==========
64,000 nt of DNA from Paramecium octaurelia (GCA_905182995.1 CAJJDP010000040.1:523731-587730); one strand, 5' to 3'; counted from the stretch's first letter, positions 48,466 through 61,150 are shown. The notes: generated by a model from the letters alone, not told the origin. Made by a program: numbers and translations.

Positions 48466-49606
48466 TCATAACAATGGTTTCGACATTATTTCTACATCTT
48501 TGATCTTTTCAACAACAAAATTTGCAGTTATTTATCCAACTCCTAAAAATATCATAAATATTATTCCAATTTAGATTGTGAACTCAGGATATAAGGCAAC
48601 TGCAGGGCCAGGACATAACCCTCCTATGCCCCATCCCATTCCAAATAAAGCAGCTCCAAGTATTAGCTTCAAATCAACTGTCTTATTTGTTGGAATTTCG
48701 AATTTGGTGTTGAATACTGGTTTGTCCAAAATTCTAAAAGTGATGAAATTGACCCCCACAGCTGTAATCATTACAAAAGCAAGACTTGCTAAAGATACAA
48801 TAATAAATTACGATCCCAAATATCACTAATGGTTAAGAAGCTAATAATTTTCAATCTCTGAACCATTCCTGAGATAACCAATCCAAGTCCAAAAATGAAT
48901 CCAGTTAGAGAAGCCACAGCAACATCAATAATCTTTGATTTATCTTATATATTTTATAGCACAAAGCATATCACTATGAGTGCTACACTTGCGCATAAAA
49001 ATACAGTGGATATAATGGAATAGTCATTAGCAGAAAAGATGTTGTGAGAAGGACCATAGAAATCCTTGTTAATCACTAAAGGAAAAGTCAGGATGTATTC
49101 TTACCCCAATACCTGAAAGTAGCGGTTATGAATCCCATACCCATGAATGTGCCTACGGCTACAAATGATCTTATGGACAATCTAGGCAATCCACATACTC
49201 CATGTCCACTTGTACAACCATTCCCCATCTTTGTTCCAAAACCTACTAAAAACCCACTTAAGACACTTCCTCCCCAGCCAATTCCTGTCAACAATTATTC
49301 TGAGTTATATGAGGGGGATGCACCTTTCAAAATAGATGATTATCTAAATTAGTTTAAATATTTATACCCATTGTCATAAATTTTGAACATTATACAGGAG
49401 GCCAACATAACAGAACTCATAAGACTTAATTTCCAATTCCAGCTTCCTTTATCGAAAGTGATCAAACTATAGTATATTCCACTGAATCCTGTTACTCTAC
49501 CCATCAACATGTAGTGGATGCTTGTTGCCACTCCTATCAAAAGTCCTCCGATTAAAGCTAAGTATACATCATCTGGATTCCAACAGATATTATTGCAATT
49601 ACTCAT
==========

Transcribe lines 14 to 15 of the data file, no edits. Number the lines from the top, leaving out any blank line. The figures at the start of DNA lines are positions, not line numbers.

49501 CCATCAACATGTAGTGGATGCTTGTTGCCACTCCTATCAAAAGTCCTCCGATTAAAGCTAAGTATACATCATCTGGATTCCAACAGATATTATTGCAATT
49601 ACTCAT